Digital Citizenship for Educators

My top 5 messages for educators about learning in the digital world:


  1. To be a learner today, you have to be a digital learner.  You need to know how to be an effective and literate consumer and contributor of information in digital spaces.
  2. Our students spend much of their lives in digital spaces.  You too are a citizen of the digital world.  You work, play, learn, are entertained, communicate, do business, watch, write, socialise in digital spaces.  You owe it to yourself to be informed about how to do this safely, productively and ethically.  And then you can model this for your students.
  3. You are a lifelong learner, with readily available access to information thanks to the ubiquity of mobile devices.  You need to know how to find and use information easily.  You need to know how to create and share information easily and ethically.  You need to do this with, and alongside your students, so they see you as a teacher and a co-learner.  And you need to see your students as fellow teachers also.
  4. You need to connect and collaborate with other educators.  They help you keep informed, they help you learn, they inspire, challenge and support your work.  Build and nurture a Professional Learning Network that helps you to be the best educator you can be.
  5. You help create the digital learning environment.  Sharing your interactions and collaborations, your insights and reflections openly online contributes to our profession as a whole.  Sharing our collective wisdom and experience can only make us all better.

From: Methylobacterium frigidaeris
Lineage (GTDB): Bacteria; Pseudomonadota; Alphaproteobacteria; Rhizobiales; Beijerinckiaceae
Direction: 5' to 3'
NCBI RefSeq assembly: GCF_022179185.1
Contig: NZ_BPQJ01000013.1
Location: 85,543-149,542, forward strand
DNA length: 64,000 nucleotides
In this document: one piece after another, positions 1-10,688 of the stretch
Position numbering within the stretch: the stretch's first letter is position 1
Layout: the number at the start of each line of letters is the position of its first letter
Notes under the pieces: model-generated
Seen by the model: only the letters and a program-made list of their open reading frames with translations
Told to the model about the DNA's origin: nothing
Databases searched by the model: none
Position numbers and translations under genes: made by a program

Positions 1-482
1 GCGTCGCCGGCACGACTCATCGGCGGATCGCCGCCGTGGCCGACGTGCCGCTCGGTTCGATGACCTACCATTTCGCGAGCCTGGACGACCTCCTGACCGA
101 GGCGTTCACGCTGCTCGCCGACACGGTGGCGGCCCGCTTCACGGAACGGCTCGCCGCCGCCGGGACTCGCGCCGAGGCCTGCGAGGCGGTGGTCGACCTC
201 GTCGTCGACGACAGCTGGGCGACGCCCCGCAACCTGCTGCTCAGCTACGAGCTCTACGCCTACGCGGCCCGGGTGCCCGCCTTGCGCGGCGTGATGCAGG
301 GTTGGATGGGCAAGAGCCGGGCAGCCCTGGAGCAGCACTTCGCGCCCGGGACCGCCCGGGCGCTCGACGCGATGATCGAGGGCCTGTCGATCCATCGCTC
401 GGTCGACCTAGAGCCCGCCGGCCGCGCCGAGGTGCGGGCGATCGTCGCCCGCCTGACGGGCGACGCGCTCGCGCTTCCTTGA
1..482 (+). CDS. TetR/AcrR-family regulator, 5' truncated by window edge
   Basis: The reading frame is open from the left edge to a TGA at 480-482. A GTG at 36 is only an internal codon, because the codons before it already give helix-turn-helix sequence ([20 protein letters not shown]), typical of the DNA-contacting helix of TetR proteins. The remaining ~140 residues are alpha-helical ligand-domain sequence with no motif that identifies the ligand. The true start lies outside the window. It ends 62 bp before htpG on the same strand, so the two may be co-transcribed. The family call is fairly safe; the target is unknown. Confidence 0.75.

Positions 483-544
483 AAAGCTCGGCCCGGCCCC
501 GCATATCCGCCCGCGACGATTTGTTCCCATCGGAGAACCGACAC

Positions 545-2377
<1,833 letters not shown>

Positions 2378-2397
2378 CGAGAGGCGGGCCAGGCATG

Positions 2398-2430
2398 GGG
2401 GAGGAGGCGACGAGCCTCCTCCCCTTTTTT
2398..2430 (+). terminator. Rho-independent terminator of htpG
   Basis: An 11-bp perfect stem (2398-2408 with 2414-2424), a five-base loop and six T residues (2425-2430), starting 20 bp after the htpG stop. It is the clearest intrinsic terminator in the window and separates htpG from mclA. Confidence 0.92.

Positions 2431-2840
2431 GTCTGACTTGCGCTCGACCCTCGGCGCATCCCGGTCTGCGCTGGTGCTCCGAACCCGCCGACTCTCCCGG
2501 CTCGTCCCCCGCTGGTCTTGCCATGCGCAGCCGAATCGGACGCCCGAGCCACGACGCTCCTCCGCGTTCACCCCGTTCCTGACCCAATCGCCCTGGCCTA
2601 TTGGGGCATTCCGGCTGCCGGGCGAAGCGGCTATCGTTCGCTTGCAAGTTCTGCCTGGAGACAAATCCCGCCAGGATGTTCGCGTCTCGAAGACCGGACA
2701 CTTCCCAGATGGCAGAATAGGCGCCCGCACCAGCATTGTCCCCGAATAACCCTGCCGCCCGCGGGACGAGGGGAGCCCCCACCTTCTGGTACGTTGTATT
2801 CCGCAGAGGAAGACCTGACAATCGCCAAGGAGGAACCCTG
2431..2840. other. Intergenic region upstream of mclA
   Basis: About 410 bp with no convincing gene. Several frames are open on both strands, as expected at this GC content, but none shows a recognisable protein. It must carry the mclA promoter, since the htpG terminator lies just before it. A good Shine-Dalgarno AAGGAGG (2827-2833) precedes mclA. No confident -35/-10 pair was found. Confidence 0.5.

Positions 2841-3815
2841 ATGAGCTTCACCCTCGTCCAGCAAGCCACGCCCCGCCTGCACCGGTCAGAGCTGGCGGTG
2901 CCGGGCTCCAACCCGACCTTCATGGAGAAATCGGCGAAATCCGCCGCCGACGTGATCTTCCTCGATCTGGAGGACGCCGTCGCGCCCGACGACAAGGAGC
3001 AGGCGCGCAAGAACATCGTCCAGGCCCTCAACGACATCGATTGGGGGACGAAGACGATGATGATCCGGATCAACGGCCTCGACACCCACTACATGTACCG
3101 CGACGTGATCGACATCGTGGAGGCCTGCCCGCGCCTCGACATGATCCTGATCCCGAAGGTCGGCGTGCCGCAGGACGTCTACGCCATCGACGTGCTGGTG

The ubiquity of mobile devices allows us to think about learning beyond the four walls of the classroom, beyond the school grounds, beyond school hours.   Teachers are no longer the keepers of knowledge/ sages on the stage.  Our role is to walk alongside our students, guiding, mentoring and facilitating their learning in ways that are more authentic and meaningful to them. I think the graphic below beautifully illustrates what learning looks like:

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We may set the finish line/learning goal for students, or they may set it for themselves.  As educators, we can put “guardrails” in place to help students plan for and progress towards learning goals, but it is the students themselves who will do the learning.  Each student will hopefully come across challenges or obstacles as (s)he heads to the finish line, and this is often where real learning takes place through problem-solving, learning from mistakes and perseverance.  Sometimes, their teacher will help them through the obstacle with a well-placed question, or learning scaffold; sometimes it will be their peers; sometimes the help will come from digital content or spaces.


As digital learners, students need to know when digital content will be the best tool for them to use to support their learning.  They need to know how to find and use this content effectively and ethically to inform their learning, and they need to know how to produce products of their learning that they can feed back into the digital learning environment.  As teachers of these learners, we need to have the skillset to be able to help them do this; which comes from continued learning and experiences in digital spaces ourselves.

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